Complete Front-End Project: Build a Game
Table of Contents
IntroductionBrian Holt gives an overview of the course content, reviews the course prerequisites, and covers the setup instructions.
Hello WorldBrian gives a tour of the project repository, demonstrates how to not index specific files by adding them to a gitignore file, and gives a review of the main git commands needed for this course.
Build ProcessBrian demonstrates how to install and use the webpack bundler to start a build process, including testing and dev scripts, and starts the first steps of the project.
Code StyleBrian argues that to ensure code quality, it is best practice for teams to use the same linter rules. This allows developers to avoid code reviews that enforce arbitrary stylistic coding standards.
Editor SetupBrian introduces editor setups that make code more readable, and creates an .editorconfig file that contains most of the editing rules the project follows. An editor file is useful because it enforces the same linting and formatting rules across different editors.
LintingBrian demonstrates how to code an esltintrc.json file containing all of the linting rules that the project follows, and shows how to turn on and off specific linting rules.
Testing & Type CheckingBrian demonstrates how to set up the testing framework Jest, and informs students about what to do if they fall behind.
Organizing Your CodeBrian explains that large code bases are difficult to organize and navigate through, and encourages to organize code for deletability. By optimizing a code base for delitability, any dead code that is no longer used gets deleted immediately and maintains the code's readability.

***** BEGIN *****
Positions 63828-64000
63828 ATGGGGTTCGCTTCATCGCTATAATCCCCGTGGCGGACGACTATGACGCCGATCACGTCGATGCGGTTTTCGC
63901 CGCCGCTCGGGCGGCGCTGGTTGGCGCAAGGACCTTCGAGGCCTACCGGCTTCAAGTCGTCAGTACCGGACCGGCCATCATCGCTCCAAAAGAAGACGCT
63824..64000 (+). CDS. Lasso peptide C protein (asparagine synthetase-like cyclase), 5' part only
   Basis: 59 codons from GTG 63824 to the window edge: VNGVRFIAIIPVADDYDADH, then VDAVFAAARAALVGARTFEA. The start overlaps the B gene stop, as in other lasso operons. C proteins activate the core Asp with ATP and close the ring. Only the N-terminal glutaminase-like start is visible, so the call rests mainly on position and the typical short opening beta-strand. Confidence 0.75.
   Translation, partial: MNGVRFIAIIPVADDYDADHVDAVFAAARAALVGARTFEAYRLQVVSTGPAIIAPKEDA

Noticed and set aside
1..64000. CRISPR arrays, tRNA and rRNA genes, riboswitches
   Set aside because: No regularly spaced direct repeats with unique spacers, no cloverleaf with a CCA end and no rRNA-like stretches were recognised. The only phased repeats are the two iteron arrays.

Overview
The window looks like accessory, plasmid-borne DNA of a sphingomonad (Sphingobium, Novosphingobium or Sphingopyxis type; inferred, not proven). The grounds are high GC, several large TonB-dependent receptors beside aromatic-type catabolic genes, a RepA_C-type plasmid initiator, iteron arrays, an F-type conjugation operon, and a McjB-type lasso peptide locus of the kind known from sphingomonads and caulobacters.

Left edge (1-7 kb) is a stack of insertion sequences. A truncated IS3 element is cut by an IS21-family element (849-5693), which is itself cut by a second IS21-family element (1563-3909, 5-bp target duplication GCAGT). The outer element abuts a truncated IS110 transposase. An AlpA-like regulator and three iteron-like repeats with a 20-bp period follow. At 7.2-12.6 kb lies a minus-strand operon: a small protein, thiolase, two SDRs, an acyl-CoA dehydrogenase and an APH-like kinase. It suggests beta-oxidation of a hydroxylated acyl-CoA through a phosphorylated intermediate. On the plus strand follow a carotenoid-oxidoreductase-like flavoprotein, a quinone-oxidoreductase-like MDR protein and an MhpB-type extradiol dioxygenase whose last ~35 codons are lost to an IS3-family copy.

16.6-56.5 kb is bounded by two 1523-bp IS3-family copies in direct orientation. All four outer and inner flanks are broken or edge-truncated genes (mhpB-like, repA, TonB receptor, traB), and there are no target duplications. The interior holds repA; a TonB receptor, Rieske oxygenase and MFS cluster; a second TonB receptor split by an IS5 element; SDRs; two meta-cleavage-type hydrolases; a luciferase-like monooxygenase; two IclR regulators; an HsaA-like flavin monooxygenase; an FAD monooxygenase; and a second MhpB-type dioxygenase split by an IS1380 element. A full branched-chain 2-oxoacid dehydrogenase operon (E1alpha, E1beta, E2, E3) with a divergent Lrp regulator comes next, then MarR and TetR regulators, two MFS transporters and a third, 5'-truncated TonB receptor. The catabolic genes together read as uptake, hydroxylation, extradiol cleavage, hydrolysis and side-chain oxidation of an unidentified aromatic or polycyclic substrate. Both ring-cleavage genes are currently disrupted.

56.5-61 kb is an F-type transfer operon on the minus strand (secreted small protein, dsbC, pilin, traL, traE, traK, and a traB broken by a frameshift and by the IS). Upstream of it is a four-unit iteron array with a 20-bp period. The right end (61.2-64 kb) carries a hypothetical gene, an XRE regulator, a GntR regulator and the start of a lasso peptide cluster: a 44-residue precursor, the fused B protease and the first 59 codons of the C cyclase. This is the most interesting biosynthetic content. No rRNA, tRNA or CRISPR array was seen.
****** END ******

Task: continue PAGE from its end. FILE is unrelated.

Init the ProjectBrian demonstrates how to start the project by live coding the index.html page, and by adding the project dependencies to the package.json.
Debugging ESLintBrian demonstrates how to check that ESLint is installed correctly on the VS Code editor.
State MachineBrian explains that a finite state machine occurs when the behavior of a system can only be at one specific state at a time, and gives an overview of the different finite states that the fox pet goes through during a game.
Building the UI: HTMLBrian starts live coding the digital pet game by first creating an HTML file and then using Emmet in VS Code as a shortcut to efficiently create HTML code, forming the main elements needed.
Building the UI: CSSBrian live codes the CSS file of the digital pet game project, and demonstrates how to build out the stying in an organized and efficient way.
Unhiding ElementsBrian demonstrates how to unhide an element and modify it, explains the steps to follow to modify CSS, and answers a question from the audience about how the game's animations work under the hood.
Interacting with the UI: Adding ButtonsBrian live codes a buttons.js file that allows users to interact with the digital pet game, and builds functions and closures to select buttons.
Interacting with the UI: Creating ConstantsBrian explains that it is best practice to separate the interface from the state handling in an application, and demonstrates how to separate the two.
Adding New StatesBrian demonstrates how to create new states, and refactors the gameState.js file by adding new actions that the fox pet can execute once it is awake.
Adding Helper FunctionsBrian live codes helper functions to be able to modify the DOM of the application, and adds conditionals to modify the state of the weather in the game.
Transitioning Between StatesBrian improves the game by adding day and night states to the game, and associating different actions that the fox pet can do during the two states.
RefactoringBrian refactors the gameState.js file by adding logic statements to various states, and adds the different timers for the fox to switch from one state to the next: from awake tu hungry.
Building a New ActionBrian adds a new functionality to the code of the fox pet game by reusing functions that are already available to allow the pet to do more, and adding another layer of difficulty to the game.
Resetting StatesBrian finishes the application by adding code that resets all of the states, and allowing users to start a new game.